The timeline and J.T. Barrett’s determination were in conflict.

The knee injury the Ohio State quarterback had silently fought all season finally forced him out against Michigan, assisted by the mystery person with that renegade camera. The next day, doctors told Barrett he’d need arthroscopic surgery to repair his meniscus.

That was six days before the Buckeyes’ Big Ten championship game against Wisconsin. Barrett had never played in the conference title game. The senior was determined not to miss his last chance at one.

>>Video: J.T. Barrett discusses his rehab

“When they said, ‘You’ve got to have surgery to clean it up in there and the recovery time is normally three to four weeks,’ ” Barrett said Sunday, “I was like, we don't really have that kind of time.”

Barrett has fought through injuries before. He memorably led the Buckeyes to a double-overtime victory at Penn State in 2014 with a sprained medial collateral ligament in a knee.

Still, returning from surgery, even an arthroscopic one, in less than a week is another matter. But Barrett was undeterred. He pretty much lived in the training room.

“I had like a little station set up,” Barrett said. “They hooked me up so I was able to watch film and ice my knee, get treatment, things like that. It was just a constant thing throughout last week.”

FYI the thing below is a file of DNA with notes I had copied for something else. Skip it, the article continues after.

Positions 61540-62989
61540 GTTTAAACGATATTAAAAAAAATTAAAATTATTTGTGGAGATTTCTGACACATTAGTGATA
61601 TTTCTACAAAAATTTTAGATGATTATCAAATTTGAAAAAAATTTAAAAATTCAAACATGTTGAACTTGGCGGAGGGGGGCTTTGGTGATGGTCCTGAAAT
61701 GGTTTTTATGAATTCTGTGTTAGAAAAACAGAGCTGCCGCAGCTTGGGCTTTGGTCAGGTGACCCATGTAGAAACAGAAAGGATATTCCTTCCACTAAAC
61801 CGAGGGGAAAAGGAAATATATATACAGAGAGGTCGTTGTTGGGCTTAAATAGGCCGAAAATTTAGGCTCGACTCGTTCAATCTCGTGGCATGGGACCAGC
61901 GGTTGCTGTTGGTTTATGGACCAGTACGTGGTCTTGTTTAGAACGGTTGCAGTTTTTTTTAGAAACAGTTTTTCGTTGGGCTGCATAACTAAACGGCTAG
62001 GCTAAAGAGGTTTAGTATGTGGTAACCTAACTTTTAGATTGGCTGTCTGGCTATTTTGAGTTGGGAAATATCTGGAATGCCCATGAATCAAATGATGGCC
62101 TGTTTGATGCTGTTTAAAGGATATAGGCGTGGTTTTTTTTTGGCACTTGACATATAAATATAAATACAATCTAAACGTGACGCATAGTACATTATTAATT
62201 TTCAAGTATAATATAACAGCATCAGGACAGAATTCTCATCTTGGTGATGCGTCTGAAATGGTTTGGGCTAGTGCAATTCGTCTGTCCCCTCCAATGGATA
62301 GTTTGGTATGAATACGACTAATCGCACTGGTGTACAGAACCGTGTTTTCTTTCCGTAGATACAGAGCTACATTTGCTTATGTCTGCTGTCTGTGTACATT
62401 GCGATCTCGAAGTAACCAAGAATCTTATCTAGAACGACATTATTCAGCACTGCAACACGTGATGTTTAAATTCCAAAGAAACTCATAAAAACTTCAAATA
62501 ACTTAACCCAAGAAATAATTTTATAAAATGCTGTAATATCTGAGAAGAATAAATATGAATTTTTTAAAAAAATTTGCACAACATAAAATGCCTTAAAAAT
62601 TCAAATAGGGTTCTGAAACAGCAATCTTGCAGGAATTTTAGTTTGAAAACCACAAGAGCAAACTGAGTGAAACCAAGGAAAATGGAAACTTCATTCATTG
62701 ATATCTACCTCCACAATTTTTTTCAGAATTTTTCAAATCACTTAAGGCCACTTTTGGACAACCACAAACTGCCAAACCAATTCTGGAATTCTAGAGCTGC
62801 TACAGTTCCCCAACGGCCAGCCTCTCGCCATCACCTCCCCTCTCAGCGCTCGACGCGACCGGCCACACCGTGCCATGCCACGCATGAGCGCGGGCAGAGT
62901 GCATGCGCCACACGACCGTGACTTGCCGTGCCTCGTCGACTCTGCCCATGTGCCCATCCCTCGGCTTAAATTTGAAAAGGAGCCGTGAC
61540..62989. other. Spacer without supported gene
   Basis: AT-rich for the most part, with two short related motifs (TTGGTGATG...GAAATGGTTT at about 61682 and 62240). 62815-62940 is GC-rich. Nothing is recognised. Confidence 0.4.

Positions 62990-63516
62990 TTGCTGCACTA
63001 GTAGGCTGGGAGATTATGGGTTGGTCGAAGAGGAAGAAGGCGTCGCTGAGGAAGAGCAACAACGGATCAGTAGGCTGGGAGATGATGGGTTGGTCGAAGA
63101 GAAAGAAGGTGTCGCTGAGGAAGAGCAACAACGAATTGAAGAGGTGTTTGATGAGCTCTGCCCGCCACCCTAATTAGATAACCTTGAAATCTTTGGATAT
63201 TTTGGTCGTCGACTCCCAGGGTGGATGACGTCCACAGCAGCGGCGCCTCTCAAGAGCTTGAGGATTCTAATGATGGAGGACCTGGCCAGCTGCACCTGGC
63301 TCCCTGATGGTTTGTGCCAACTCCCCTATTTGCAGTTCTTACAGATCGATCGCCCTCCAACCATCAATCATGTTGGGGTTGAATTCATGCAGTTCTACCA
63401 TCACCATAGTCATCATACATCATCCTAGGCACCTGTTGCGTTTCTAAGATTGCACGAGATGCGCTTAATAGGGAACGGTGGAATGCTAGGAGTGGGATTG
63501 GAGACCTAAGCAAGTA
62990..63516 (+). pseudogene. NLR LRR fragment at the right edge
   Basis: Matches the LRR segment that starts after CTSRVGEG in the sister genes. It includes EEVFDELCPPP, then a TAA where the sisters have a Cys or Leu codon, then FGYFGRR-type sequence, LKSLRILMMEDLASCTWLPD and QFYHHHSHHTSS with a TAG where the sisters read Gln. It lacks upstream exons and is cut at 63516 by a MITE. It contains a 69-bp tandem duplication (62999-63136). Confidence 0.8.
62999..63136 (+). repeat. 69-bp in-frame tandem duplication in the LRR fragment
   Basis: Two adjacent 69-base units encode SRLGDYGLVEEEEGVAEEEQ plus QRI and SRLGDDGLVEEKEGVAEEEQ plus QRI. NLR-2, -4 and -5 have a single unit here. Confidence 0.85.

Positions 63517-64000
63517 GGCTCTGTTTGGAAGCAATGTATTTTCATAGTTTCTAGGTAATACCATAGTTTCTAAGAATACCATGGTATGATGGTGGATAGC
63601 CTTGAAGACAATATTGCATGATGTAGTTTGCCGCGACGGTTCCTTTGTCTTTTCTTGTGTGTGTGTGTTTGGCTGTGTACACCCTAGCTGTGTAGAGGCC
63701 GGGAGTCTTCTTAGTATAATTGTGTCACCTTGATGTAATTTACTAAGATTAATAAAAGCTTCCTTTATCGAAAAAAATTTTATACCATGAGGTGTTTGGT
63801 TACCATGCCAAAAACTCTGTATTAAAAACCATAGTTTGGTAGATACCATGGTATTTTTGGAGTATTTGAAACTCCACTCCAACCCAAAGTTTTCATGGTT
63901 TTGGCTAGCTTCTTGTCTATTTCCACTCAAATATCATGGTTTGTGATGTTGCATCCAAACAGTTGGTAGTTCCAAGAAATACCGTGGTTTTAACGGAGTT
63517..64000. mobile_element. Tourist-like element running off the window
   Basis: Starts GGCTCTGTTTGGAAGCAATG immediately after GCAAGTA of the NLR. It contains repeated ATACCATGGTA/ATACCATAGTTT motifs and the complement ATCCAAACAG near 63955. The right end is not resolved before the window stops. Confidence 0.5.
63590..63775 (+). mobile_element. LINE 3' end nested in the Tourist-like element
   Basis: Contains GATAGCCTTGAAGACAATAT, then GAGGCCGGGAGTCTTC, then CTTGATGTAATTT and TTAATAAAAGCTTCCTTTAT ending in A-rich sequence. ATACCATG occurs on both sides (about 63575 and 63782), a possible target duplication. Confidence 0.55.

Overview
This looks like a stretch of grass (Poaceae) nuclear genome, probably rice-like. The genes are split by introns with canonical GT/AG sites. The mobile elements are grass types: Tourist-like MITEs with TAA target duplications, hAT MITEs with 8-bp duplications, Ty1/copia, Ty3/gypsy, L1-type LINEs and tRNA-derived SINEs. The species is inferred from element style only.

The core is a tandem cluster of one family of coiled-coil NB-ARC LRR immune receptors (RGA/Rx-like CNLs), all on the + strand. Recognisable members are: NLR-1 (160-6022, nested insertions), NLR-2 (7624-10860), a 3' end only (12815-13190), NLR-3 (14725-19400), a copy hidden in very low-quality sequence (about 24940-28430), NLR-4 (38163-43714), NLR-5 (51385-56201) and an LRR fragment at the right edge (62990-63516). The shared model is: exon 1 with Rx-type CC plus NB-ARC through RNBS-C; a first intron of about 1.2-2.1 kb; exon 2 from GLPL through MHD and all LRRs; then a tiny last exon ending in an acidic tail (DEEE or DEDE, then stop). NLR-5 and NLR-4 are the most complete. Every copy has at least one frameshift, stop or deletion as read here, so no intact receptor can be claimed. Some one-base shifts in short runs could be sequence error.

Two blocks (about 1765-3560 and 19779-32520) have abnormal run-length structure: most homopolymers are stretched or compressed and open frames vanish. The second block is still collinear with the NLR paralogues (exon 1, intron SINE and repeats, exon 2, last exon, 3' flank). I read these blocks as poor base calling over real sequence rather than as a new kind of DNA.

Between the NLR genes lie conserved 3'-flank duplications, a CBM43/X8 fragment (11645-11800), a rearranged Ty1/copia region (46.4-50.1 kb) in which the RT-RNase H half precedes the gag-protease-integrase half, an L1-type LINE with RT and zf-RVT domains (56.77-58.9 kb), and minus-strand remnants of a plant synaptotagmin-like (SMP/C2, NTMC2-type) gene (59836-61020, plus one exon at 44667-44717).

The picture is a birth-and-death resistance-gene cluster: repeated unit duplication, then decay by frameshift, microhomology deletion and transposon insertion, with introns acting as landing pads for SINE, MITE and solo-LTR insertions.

He said he pushed himself because of his love for his team and to see to fruition all the work they’d put in to reach a championship game.

“I think ultimately why you play the game of football is because the team building that it has, and the love you have for your brothers,” Barrett said.

Urban Meyer figured that Barrett’s determination would allow him to beat the odds.

“When a trainer looks at me and says it's 50-50, automatically my mind goes 80-20,” the Buckeyes’ coach said. “As it gets closer to the week and, boy, it's looking good — 60 or 70 percent — OK, that's 100.”

Sure enough, Barrett did play against Wisconsin. Statistically, it wasn’t one of his better games. He completed only 12 of 26 passes and threw two interceptions, including one returned for an touchdown. He also misfired on two potential touchdown passes on a drive shortly before halftime.

But he also ran 19 times for 60 yards, including a fourth-and-1 conversion on second effort, to set up Ohio State’s final field goal that extended its lead to six points.

When Ohio State’s defense held to clinch the victory, Barrett took a knee to run out the clock and then beamed as his teammates congratulated him.

“That is one hell of a man right there,” fifth-year senior center Billy Price said in the victorious locker room. “The toughness he shows and the preparation, he didn’t miss a beat.”

Though Meyer said on Friday that Barrett had had a “full” practice on Thursday, that might not have been the full truth.

“He didn’t practice all week,” Price said, “but being able to come in and execute the way he did, props to him.”

Barrett and the Buckeyes were hoping to parlay their victory Saturday into a spot in the College Football Playoff. The playoff selection committee voted otherwise, so Barrett will finish his decorated career in his home state of Texas in the Cotton Bowl in suburban Dallas against Southern California.

“I never played in Cowboys Stadium even in high school,” Barrett said. “The last time I played a football game in Texas was in high school. So I think it will be good to be in that atmosphere and going against a team like USC.”